Sorefix advice on treating cold sores
The herpes simplex virus that causes cold sores cannot be cured. After you get infected, the virus stays in your body for the rest of your life. If you get fever blisters often, cold sore treatments can prevent or reduce the number of cold sores you get and how severe they are.
The faster you treat a cold sore, the better. You have to treat a cold sore before you actually see or feel something, so it is important to recognize what triggers the sore to activate in your body. See what might set off your next cold sore and avoid it at all costs.
If the triggers are unknown to you, start the treatment of the cold sore if you feel the tingling. Treatment may include lip balm, cold sore creams, ointments, cold sore lotions or sometimes pills. With these methods of treatment you may be able to shorten the length of time you have a cold sore. During all the stages of a cold sore it is still useful to treat it.
Prevent cold sores
Prevention is better than cure!
Follow this simple Sorefix advice to prevent cold sores. Firstly, it is essential to avoid common cold sore triggers. Almost everybody who has a cold sore has learned from experience that the nasty little blisters tend to come when your resistance is low. Common cold sore causes include stress, fatigue, exposure to intense sunlight (UV), monthly period, chapped or dry lips, or an illness such as flu or a cold. There are some things you can do to prevent or reduce your number of outbreaks.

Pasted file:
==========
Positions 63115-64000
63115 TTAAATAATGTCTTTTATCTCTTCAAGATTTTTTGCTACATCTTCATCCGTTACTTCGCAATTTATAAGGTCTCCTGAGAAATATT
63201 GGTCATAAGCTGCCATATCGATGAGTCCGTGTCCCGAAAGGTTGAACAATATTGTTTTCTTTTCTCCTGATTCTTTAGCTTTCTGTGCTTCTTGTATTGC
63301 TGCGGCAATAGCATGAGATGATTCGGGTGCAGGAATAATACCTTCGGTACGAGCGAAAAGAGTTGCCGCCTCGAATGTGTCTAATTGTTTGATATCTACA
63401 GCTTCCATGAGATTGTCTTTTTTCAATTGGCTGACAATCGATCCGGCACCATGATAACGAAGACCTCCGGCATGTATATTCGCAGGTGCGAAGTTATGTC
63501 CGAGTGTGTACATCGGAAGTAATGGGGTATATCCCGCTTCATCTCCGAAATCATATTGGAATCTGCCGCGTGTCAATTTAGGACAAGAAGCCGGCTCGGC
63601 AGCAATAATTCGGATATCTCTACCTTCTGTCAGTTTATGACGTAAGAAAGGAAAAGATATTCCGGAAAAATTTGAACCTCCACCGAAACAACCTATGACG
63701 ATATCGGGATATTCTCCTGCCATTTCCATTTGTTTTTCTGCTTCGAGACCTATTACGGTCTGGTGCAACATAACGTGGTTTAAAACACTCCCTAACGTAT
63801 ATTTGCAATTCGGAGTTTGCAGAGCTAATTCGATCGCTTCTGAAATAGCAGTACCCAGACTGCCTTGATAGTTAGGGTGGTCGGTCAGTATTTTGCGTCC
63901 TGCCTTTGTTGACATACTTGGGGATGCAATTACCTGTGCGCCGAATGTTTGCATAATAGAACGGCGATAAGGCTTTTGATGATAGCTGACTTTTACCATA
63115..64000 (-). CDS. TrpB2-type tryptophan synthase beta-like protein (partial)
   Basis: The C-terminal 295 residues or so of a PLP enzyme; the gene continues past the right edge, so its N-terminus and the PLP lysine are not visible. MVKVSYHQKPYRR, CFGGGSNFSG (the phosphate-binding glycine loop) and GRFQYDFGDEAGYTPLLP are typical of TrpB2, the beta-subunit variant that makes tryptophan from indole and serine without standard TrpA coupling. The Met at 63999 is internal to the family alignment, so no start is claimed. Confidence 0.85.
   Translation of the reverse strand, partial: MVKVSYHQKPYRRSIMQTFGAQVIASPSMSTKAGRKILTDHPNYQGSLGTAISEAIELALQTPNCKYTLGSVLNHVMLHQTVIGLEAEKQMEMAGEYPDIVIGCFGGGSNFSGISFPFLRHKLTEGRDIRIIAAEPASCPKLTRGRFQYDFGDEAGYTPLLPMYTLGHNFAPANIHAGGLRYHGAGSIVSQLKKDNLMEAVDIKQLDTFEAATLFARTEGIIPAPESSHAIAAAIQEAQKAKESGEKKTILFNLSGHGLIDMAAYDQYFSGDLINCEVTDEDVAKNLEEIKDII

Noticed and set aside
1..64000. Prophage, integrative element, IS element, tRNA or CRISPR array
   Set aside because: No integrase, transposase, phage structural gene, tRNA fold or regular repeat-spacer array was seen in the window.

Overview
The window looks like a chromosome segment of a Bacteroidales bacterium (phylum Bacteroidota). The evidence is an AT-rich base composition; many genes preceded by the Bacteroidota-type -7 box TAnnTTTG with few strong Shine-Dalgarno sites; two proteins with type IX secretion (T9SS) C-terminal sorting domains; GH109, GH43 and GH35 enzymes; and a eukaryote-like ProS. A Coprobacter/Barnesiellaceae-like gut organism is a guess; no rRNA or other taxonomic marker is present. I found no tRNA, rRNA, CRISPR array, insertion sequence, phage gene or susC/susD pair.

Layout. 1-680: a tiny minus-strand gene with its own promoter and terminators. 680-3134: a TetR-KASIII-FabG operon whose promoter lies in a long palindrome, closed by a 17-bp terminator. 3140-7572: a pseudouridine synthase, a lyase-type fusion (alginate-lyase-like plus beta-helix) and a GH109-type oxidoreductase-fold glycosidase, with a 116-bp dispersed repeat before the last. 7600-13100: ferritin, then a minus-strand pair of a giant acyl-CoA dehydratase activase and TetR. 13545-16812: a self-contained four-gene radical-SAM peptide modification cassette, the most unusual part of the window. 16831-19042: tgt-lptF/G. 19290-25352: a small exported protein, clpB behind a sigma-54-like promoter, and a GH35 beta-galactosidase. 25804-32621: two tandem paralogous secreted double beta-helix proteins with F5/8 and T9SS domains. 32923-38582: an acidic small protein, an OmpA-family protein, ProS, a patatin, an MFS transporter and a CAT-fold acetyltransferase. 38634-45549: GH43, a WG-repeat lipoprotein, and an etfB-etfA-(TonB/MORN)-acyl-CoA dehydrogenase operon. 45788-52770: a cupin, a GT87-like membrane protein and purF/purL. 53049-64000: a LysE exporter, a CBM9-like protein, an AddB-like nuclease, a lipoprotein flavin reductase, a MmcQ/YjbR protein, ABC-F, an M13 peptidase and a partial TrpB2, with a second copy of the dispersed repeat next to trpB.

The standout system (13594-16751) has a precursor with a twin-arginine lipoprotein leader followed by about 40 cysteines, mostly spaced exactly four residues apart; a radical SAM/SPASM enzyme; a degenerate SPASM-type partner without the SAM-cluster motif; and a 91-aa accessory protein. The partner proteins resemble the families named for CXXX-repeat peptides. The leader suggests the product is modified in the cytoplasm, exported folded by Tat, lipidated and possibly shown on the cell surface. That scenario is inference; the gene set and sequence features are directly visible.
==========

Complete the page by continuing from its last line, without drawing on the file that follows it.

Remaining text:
SoreFix has a unique action;
it works differently than the other treatments.
SoreFix not only treats at tingle or cold sore blister, but also prevents cold sore outbreaks.
SoreFix is effective in all cold sore stages:
Baby and cold sore
Anyone can transfer the herpes simplex virus to a baby. It could be by a kiss, sharing a cup, utensil, or slobbery toy with someone who has the herpes simplex virus. A baby can also get the herpes virus during a vaginal birth if his mother has genital herpes.
Most people get the herpes simplex virus sometime during childhood. During the first outbreak, the following symptoms may occur for the baby:
• Blisters on lips or around the mouth
• Pain in the mouth
• Poor drinking
• Swollen lymph nodes
• Sore throat
• Gum inflammation